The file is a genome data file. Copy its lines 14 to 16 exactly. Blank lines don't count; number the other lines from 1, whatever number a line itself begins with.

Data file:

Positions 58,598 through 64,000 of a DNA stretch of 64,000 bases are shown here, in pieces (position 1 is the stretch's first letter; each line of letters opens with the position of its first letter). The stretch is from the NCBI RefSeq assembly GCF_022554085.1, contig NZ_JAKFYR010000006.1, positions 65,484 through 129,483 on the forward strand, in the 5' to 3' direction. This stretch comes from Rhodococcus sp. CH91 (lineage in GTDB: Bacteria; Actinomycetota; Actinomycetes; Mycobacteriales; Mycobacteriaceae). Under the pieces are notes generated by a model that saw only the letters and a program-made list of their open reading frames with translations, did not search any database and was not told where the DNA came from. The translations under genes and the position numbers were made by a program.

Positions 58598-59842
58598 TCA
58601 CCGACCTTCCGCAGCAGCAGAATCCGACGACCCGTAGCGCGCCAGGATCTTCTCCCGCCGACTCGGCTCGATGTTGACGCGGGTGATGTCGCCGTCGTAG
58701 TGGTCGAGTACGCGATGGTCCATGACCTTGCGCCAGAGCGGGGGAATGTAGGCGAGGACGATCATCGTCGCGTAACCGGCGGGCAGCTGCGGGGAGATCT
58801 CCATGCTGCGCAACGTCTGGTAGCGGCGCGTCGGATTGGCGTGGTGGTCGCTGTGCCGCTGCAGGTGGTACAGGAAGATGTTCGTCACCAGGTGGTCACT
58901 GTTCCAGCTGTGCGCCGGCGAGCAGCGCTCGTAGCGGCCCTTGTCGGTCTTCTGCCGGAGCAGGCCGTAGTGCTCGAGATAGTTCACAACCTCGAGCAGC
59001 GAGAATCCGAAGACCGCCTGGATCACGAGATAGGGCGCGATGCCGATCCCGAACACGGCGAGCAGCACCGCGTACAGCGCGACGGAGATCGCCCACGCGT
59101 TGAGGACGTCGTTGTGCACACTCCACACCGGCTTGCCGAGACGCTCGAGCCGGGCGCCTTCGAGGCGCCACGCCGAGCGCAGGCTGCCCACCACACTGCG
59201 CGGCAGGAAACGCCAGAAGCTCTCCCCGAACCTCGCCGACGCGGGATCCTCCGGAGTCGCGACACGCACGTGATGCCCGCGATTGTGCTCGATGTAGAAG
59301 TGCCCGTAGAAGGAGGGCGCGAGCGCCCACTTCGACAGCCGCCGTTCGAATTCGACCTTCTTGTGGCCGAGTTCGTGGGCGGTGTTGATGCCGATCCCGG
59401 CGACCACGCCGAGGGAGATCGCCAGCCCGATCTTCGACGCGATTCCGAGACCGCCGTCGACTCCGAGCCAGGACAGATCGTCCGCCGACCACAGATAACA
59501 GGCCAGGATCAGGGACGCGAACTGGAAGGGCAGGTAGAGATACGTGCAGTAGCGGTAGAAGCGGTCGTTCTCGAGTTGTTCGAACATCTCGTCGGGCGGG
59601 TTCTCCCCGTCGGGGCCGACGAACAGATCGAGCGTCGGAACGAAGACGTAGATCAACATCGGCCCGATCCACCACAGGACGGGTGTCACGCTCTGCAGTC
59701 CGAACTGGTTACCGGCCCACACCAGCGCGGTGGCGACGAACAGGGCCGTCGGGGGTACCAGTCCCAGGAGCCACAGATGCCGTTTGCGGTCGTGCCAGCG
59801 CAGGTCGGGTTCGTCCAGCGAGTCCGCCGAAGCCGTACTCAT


59601 TTCTCCCCGTCGGGGCCGACGAACAGATCGAGCGTCGGAACGAAGACGTAGATCAACATCGGCCCGATCCACCACAGGACGGGTGTCACGCTCTGCAGTC
59701 CGAACTGGTTACCGGCCCACACCAGCGCGGTGGCGACGAACAGGGCCGTCGGGGGTACCAGTCCCAGGAGCCACAGATGCCGTTTGCGGTCGTGCCAGCG
59801 CAGGTCGGGTTCGTCCAGCGAGTCCGCCGAAGCCGTACTCAT